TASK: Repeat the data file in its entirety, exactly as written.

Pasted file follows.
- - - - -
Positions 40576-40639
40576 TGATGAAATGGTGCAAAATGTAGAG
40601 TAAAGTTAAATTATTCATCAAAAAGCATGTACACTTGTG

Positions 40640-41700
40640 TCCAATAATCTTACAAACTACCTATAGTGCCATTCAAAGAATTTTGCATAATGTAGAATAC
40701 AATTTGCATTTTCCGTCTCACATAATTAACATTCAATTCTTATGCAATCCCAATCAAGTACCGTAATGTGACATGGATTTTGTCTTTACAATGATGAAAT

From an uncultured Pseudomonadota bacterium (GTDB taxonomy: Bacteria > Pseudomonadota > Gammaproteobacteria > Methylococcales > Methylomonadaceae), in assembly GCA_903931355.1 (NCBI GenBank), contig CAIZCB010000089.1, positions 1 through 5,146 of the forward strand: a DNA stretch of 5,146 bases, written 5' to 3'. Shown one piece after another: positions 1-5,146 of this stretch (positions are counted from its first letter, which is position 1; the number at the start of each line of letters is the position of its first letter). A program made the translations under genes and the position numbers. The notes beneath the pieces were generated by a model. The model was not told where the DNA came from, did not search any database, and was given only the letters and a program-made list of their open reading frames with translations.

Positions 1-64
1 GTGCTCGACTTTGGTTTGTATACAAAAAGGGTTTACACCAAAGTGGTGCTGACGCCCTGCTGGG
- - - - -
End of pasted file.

Positions 40576-40639
40576 TGATGAAATGGTGCAAAATGTAGAG
40601 TAAAGTTAAATTATTCATCAAAAAGCATGTACACTTGTG

Positions 40640-41700
40640 TCCAATAATCTTACAAACTACCTATAGTGCCATTCAAAGAATTTTGCATAATGTAGAATAC
40701 AATTTGCATTTTCCGTCTCACATAATTAACATTCAATTCTTATGCAATCCCAATCAAGTACCGTAATGTGACATGGATTTTGTCTTTACAATGATGAAAT

From an uncultured Pseudomonadota bacterium (GTDB taxonomy: Bacteria > Pseudomonadota > Gammaproteobacteria > Methylococcales > Methylomonadaceae), in assembly GCA_903931355.1 (NCBI GenBank), contig CAIZCB010000089.1, positions 1 through 5,146 of the forward strand: a DNA stretch of 5,146 bases, written 5' to 3'. Shown one piece after another: positions 1-5,146 of this stretch (positions are counted from its first letter, which is position 1; the number at the start of each line of letters is the position of its first letter). A program made the translations under genes and the position numbers. The notes beneath the pieces were generated by a model. The model was not told where the DNA came from, did not search any database, and was given only the letters and a program-made list of their open reading frames with translations.

Positions 1-64
1 GTGCTCGACTTTGGTTTGTATACAAAAAGGGTTTACACCAAAGTGGTGCTGACGCCCTGCTGGG